Unfortunately the PDA got stuck in a soft reset loop. It was showing its age. Three years of dutiful service is beyond what would reasonably be considered "mean time between failure". Although I was able to eventually break it free of the soft reset loop, it is now stuck at the digitizer calibration phase of initial setup. After multiple efforts, the digitizer could not be re-calibrated. I had a very futuristic looking doorstop.
Replacing it was an interesting battle. Initially I was carrying a legal pad and pen with me. While my "analog PDA" worked well for me, it was not small. It also looked quite anachronistic in today's world. That did not work well in the end.
Getting a smartphone was out of the question. Nobody calls! As it is now, I don't really have a cell phone simply because the usage for inbound calls was so light. For outbound calls, I use Skype. While devices like the Palm Centro, the Android G1, and the iPhone exist they really do not meet my needs. If I get a phone, I want one that makes calls. I would much rather have a separate PDA let alone a separate camera.
Getting a replacement PDA is a complicated adventure. The market for stand-alone PDAs is virtually non-existent as of late. I visited retailers like Office Max, Office Depot, Best Buy, and even a pawn shop in search of something comparable. Nothing was available as the trend today is the marriage of the PDA and the cellular telephone.
In the end, I had to turn to eBay. In addition to securing a Terminal Node Controller for certain projects, I picked up a replacement. Instead of getting a Nokia N800 as was sought, I wound up with a Palm IIIx. The Palm IIIx, while serviceable, is a very old device. This PDA is actually old enough that it has a battery door to replace the AAA batteries it runs on. I did get a keyboard to go with it but I need to get a suitable cradle to hook it up to a host computer. The device not only does not have Bluetooth, it does not have 802.11b WiFi either. IrDA-compliant infrared is the most the device has for signalling.
With these recent travails in replacing a PDA, I had given quite a bit of thought to eBooks. How truly valuable are eBooks? How do they compare with an old-fashioned RadioShack book light? As neither my paper books nor the Kindle have any backlight in them, such cannot be curled up with in bed without a booklight. Having to shine a booklight on the screen of the Kindle would be no different from shining one on the Palm IIIx. In that situation, you have a better chance of seeing your own reflection than seeing what you want to read. I am twenty seven years old and should not need "The Clapper" to be able to use an eBook device effectively in bed.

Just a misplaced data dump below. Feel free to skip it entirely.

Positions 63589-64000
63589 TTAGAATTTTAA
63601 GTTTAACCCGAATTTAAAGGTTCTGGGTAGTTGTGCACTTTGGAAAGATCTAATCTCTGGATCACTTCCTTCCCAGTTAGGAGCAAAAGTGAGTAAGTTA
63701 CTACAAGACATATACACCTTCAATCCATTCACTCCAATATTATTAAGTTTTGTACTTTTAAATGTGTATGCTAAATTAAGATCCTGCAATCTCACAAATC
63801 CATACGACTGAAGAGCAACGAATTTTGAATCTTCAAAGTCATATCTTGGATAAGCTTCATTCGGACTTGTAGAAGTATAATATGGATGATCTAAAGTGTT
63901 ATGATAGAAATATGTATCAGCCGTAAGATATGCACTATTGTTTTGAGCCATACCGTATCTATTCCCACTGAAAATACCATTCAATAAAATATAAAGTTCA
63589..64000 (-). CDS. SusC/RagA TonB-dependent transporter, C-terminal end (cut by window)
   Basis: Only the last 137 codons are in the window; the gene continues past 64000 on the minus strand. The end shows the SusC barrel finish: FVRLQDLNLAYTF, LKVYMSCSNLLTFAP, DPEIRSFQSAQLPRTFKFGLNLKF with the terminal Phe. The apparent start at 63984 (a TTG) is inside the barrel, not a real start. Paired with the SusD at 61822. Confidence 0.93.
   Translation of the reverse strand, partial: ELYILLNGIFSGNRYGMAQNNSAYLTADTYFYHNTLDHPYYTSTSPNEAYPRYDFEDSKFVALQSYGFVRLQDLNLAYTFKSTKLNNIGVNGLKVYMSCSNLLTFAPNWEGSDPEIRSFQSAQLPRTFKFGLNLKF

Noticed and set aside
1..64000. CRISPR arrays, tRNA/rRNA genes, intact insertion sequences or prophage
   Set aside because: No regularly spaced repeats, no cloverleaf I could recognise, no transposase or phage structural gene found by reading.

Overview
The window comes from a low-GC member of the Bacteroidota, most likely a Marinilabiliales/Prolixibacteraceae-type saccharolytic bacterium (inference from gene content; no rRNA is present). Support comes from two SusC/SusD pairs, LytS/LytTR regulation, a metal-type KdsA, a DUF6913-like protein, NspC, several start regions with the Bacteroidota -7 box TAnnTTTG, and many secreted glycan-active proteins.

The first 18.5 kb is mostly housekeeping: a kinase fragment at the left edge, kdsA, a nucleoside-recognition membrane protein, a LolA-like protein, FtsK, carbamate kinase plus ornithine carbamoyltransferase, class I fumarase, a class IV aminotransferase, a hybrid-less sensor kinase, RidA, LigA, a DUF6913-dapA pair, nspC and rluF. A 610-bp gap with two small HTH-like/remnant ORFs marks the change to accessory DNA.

While the eBook may seem to be the way of the future, it does seem to be excessively involved and expensive compared to picking up something from the shelf. For those that feel the need to have everything available to them in one place, I suppose eBooks have a place. Right now I am finding print material to be easier and more enjoyable than the eBooks promoted today.
What is important to you: cute or practical?
On Futuristic Door Stops by Stephen Michael Kellat is licensed under a Creative Commons Attribution-Share Alike 3.0 Unported License.
CNET says 70% of Kindle owners are over 40. And half are over 50. So I guess technology isn't just for young whippersnappers. (Kindle is easier on arthritic hands.)
It's not based on a scientific survey, but it's all we got.
I didn't think I wanted a Kindle for my next birthday (soon), but numbers never lie: I'm destined to get one. Soon.
To Some writers and editors, the Kindle is the ultimate bad idea whose time has come. Anne Fadiman, the author, was relieved to learn that her essay collection, “Ex Libris,” was not available on Kindle. “It would really be ironic if it were,” she said of the book, which evokes her abiding passion for books as objects.
“There’s a little box on Amazon that reads ‘Tell the publisher I’d like to read this book on Kindle,’ ” she said. “I hope no one tells the publisher.”